Sunday, April 14, 2013
Thatcher's legacy could be Cameron's downfall
In two days Mrs Thatcher will be buried and we can all get on with our lives. The headlines writers will move on; the television news pundits will find something else to talk about.
But I for one seriously fear the consequences of the past week – the cans of worms that have been opened, which threaten to spread bitter conflict through our nation.
All these arguments about whether she was a good or a bad thing for Britain won’t go away quickly.
Sure, she was strong at a time when we needed strength, and many of the changes she wrought with her iron handbag had to be made. But it was the way she went about it that caused so much pain for so many, inciting such resentment and bitterness, that Wednesday’s funeral could never be an event of national mourning; for half the nation, it’s a reminder of past hurt.
Whoever made the decision to parade the body of the most divisive and hated (though, for some, most admired) prime minister of the last century through the streets of London – not the short journey to Westminster Abbey, but the longer, more expensive, more difficult to police route to our national church of unity and peace, St Paul’s Cathedral – must be the most shortsighted person on the planet. That person is, I suspect, David Cameron. Sure, the plans were laid four years ago by the previous administration, but that was before the coalition's deep cuts to the economy, and before this recession had dug itself deep into the very lives most affected by Thatcher's revolution.
From the moment the old warhorse died, Cameron has demonstrated utter insensitivity towards those who suffered under Thatcher, for whom the wounds had barely closed, let alone healed. He just doesn’t understand.
Sure, she let council tenants buy their own homes, and got them onto the property ladder, but that helped create the housing bubble that led ultimately to the credit crunch, and also overnight created a shortage of affordable housing throughout the land that exists to this day.
She smashed the belligerent, intransigent unions, but she left many ordinary working people in this country disenfranchised and demoralised, powerless to face the insecurities of casualization.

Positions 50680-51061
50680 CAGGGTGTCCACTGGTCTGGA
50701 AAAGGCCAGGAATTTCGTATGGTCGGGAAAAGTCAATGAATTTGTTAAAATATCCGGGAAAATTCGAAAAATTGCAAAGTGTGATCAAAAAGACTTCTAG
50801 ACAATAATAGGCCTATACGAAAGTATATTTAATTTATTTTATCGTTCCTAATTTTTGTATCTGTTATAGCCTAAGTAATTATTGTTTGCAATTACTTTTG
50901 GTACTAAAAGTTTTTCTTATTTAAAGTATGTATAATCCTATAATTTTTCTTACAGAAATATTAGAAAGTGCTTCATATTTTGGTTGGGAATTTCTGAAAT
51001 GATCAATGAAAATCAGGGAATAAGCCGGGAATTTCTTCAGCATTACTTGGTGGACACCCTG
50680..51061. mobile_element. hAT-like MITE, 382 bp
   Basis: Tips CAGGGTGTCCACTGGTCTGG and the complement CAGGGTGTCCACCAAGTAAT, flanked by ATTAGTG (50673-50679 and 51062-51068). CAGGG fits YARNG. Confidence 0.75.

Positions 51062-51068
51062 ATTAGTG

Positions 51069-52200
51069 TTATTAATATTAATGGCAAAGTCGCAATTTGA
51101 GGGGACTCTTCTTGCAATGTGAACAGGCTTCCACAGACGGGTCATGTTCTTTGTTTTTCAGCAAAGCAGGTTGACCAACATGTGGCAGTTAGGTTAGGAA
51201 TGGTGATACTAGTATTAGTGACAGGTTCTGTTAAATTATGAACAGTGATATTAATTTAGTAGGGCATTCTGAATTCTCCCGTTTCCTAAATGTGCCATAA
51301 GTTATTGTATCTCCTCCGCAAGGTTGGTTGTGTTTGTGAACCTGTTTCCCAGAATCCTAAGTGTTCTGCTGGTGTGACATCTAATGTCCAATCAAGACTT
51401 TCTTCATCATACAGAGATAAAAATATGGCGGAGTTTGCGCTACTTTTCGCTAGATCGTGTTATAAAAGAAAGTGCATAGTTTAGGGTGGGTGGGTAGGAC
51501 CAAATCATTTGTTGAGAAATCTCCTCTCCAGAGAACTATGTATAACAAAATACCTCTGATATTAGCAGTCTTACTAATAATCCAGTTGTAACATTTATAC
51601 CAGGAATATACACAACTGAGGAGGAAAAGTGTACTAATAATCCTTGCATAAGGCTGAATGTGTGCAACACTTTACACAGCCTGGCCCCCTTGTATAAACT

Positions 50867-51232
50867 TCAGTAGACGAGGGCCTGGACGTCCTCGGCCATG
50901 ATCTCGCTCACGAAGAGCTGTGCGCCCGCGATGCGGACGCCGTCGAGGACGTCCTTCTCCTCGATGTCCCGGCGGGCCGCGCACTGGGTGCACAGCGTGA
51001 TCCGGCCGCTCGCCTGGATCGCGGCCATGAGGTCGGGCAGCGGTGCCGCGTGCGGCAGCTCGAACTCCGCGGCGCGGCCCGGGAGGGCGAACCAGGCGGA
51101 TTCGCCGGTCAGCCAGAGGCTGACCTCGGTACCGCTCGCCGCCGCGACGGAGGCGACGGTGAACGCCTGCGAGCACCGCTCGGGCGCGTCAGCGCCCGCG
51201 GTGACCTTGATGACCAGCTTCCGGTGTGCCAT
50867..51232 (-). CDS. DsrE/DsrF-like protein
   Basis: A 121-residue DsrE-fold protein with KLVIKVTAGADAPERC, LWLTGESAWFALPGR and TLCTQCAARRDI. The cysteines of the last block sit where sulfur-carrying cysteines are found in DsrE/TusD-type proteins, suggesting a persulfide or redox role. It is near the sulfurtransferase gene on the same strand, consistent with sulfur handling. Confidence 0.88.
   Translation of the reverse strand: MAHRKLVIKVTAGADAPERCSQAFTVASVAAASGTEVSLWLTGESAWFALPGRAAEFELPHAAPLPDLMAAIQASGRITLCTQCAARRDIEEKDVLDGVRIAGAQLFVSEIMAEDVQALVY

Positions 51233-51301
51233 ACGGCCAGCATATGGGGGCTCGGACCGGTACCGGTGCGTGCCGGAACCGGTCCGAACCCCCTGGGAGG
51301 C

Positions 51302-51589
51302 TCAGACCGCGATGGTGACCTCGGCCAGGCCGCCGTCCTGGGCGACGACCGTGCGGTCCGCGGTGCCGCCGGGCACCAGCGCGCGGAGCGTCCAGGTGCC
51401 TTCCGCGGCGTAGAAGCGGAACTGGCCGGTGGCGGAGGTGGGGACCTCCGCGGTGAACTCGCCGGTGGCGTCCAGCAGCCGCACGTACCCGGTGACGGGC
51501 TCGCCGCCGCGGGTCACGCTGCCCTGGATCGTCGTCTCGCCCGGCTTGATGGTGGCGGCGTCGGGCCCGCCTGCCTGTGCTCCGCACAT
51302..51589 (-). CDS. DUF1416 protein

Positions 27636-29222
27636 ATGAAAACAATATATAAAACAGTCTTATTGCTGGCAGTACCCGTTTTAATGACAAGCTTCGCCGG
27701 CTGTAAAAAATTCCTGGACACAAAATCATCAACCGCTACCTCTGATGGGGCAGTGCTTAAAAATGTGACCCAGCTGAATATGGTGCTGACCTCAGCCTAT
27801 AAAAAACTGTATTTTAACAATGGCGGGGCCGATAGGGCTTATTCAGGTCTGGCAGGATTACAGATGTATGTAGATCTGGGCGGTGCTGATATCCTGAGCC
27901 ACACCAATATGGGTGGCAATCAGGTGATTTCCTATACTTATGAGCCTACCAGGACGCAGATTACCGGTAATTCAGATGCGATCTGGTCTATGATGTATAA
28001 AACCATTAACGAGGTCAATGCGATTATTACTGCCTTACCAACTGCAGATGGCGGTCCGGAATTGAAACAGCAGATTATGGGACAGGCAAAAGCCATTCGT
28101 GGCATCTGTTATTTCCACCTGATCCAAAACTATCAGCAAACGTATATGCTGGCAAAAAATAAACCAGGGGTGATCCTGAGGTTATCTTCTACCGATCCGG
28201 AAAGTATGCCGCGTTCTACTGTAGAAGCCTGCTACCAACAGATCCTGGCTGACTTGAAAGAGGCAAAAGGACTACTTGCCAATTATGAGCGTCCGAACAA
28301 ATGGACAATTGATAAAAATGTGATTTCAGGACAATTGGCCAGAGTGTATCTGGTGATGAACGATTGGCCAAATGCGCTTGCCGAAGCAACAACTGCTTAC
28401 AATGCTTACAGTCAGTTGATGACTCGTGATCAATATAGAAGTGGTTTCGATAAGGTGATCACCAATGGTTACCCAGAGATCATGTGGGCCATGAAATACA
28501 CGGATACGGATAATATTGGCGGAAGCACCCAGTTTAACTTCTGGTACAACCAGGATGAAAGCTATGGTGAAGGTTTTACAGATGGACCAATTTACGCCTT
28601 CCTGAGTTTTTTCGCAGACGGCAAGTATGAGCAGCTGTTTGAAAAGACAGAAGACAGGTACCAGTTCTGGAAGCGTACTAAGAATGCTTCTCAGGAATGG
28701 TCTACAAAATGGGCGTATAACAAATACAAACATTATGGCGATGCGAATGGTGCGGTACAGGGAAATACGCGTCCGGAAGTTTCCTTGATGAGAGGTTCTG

Sure, she won those little islands back for our imperial past, but some say the consequences were the resurrection of an antiquated claim to remain a military power, which led us to the folly of Iraq and Afghanistan.
She privatized utilities, which made a lot of foreign shareholders very rich; and she let the North of England decline without help or strategy, just as Cameron is doing right now.
This was no Churchill: even though I was only 13, I remember the London dock workers bowing their cranes in salute as his union-flagged coffin made its journey down the River Thames. By contrast Thatcher was, to many citizens, a political monster who hacked our nation in half.
It wasn’t that Britain didn’t need change in the 1980s, it was the way she did it.
She created a huge underbelly that will never forgive her for the Britain she left us: unequal, unfair, and divided. Imagine their unhappiness and disgust this Wednesday as they watch those who benefited most give the Iron Lady a send-off as grand as the one we all gave The People’s Princess.
The true cost of Wednesday’s event will never be revealed – it’s almost certainly far more than £10million, if you include the planning, the policing, hospitality and salaries of all who take part. The television coverage alone probably costs £1million, if you include the years of executive planning. All this comes straight from the taxes and licence fees of the victims of Thatcherism: around 38 pence for each working person to say thank you.
In the spirit of Thatcherism, surely her funeral should have been privatised and handed to the highest bidder? Sponsors could have put promotional banners on the barriers kettling the protestors demonstrating in their thousands. It could have made a handsome profit.
I’m sure Centrica and Talk-Talk would have been happy to cough up, or any of the corporations created by privatisation.
ITV plc, which, thanks to her terrible 1990 Broadcasting Act, destroyed all regional television production in England, should pick up the tab for the BBC’s coverage. I genuinely fear that David Cameron has made one of the worst mistakes of his career in trying so unashamedly to cash in on Thatcher’s death.
If he isn’t very careful, Maggie’s downtrodden will rise up and bite him in the foot.